Rarely, if ever, do projects run so smoothly that everything just falls into place. Even with access to an exceptional project team, the difference between a good project manager and a bad one can mean the difference between the success or failure of a project.
From a broad perspective, the key skills a project manager needs to be successful are summarized in this diagram:
All project management literature describes the hard skills you need to be successful. But there are two other things you need that are shown in the diagram above. First you need soft skills, and second, you need to back these soft skills up with proactivity.
Let’s start by looking at proactivity. To be proactive, start by doing the following every day:
- Identify the top three things you want to work on today each morning. We’re being proactive here, so I don’t mean things like collecting or sending reports, I mean working on the today’s biggest 3 priorities for the project to achieve its objectives.
- Talk to your key people. You should already be managing stakeholders, but it’s important to spend time every day talking to your key people. This is where you find out what your project sponsor is really worrying about, it’s also where you find out the real, unreported opinion of a member of your project team.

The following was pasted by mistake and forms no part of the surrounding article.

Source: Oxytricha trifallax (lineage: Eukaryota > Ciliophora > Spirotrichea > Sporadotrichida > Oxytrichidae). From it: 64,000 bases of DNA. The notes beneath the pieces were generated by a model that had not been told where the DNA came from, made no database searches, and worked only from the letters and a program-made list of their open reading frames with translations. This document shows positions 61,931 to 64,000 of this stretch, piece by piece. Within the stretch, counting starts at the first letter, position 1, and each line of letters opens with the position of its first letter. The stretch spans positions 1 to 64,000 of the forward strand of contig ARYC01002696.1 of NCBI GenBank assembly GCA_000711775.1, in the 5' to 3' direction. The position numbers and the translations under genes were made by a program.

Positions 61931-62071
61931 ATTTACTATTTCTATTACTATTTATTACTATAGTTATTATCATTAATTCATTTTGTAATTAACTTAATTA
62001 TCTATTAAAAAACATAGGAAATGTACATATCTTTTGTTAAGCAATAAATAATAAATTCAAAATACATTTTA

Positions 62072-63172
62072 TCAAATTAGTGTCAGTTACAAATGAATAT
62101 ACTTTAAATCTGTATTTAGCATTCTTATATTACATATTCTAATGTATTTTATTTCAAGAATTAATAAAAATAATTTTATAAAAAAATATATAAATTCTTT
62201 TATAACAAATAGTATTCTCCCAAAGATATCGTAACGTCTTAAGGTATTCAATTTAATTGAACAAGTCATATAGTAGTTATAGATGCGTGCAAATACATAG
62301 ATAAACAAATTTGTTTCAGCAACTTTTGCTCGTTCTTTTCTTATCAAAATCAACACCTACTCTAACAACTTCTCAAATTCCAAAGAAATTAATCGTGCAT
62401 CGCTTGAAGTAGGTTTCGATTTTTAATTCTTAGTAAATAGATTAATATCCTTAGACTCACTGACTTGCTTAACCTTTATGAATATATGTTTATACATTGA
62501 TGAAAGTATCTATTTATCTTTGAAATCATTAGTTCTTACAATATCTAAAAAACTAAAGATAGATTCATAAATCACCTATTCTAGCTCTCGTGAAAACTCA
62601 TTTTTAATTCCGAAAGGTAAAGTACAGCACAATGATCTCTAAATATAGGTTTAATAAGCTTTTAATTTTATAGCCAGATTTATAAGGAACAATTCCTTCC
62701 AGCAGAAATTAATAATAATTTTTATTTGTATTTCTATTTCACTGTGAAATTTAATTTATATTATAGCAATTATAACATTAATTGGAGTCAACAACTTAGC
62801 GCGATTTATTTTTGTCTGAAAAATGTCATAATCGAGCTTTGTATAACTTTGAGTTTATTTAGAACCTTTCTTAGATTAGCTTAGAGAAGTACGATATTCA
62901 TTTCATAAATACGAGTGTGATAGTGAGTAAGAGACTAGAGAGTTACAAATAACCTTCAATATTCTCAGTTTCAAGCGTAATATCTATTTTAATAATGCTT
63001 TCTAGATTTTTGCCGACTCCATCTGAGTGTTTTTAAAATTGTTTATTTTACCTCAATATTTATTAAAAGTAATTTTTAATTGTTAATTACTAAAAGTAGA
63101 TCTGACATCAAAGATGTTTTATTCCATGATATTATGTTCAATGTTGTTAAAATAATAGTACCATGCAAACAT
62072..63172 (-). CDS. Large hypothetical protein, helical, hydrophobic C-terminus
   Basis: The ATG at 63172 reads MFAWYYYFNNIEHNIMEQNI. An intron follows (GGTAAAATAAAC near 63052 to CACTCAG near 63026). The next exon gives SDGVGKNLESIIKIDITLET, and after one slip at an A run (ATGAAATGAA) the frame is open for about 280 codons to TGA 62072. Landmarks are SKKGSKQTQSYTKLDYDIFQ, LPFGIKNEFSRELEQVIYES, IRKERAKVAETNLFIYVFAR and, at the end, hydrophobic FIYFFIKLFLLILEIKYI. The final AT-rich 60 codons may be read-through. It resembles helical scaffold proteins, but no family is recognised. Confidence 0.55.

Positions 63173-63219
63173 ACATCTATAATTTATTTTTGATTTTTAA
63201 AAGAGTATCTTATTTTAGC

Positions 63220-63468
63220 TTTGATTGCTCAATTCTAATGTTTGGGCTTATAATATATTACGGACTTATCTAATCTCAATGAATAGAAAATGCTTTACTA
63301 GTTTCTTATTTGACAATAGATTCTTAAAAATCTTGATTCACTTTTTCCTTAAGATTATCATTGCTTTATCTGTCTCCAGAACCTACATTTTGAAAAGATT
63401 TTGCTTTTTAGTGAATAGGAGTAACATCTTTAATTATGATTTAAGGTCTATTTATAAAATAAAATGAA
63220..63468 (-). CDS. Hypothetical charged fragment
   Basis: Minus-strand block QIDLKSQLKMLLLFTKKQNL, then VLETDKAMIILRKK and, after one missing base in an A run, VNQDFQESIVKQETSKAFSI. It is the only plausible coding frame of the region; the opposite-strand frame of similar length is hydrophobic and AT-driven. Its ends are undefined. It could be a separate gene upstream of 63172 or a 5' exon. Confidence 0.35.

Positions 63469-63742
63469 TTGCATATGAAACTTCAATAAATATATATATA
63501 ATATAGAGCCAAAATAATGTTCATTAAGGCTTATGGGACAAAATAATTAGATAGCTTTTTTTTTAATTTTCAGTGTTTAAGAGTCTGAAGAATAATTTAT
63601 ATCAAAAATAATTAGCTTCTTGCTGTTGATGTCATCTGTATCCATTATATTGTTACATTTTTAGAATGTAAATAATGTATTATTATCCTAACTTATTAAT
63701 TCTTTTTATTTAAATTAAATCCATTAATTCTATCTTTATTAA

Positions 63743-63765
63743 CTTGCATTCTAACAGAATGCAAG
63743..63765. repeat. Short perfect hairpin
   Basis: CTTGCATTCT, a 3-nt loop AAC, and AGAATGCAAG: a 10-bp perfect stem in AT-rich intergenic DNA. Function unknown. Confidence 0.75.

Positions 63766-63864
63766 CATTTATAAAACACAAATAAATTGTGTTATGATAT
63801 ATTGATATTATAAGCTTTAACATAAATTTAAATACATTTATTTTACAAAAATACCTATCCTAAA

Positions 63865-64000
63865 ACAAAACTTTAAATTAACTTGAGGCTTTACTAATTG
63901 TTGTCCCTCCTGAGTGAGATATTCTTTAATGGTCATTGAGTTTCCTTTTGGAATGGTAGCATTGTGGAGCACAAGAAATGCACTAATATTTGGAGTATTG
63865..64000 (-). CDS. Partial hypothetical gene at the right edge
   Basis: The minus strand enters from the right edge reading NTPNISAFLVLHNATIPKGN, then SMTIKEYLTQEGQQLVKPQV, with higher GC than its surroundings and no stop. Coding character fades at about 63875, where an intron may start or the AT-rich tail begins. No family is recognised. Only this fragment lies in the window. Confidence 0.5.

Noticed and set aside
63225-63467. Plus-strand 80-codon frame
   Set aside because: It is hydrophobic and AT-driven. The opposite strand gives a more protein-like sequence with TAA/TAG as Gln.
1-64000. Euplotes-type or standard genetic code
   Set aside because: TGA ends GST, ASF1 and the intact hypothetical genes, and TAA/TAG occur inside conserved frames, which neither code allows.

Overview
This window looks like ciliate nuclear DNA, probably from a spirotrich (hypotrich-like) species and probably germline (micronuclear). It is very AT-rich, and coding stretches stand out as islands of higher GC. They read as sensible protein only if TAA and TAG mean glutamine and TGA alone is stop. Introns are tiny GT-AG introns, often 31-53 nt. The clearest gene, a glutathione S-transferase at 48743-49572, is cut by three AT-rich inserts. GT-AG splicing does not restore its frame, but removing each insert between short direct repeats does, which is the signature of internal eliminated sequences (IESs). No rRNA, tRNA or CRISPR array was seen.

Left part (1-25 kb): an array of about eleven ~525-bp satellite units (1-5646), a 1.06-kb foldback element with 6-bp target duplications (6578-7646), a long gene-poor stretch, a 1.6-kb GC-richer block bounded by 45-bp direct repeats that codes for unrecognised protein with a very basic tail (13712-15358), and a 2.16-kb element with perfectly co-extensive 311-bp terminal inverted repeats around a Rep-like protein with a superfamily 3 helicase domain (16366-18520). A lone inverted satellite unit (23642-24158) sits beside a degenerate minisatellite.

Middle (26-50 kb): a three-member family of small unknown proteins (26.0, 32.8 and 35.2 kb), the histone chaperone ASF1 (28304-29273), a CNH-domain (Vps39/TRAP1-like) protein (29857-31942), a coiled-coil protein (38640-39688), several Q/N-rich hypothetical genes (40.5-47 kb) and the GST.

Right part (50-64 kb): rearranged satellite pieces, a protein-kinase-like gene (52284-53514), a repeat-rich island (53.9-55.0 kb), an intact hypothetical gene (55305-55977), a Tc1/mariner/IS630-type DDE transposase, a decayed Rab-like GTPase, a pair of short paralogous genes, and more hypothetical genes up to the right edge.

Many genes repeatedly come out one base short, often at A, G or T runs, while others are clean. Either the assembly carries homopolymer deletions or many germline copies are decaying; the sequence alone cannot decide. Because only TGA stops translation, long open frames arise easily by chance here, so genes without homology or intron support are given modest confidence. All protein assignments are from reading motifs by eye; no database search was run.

- Plan scenarios. This means thinking from a couple of different standpoints. First, it means thinking about whether there is a better way things within the project can be done, particularly in relation to your more critical issues and the critical path. Second, it means thinking about what the course of action would be (or what course of action would you recommend to your project sponsor) if an issue can’t be resolved or if a risk materializes.
This proactivity then needs to be complemented with the soft skills of project management. A non-exhaustive list of project management soft skills that you need to be an effective project manager is:
- Influencing skills
- Leadership skills
- Relationship management skills
- Coaching skills
- Team Building skills
- Delegation skills
- Emotional intelligence
- Critical thinking skills
- Problem-solving skills
- Strategic thinking
- Mentoring skills
- Political skills
The journey towards soft skill mastery isn’t an overnight one, but rather one where you improve your skills over the entire duration of your career. A good place to start if you’re new to project management soft skills is to learn about the different aspects of emotional intelligence.
Project Management Soft Skills Summary
In this article, we’ve seen how the project management hard skills need to be complemented by project management soft skills, such as influencing and team coaching skills. However, in order to be a truly effective project manager both types of skills need to be backed up with proactivity. This balance is shown in the project management skills triangle above where each side of the triangle represents a key skill, and each skill is given the same weighting or importance by having an equal side of the triangle.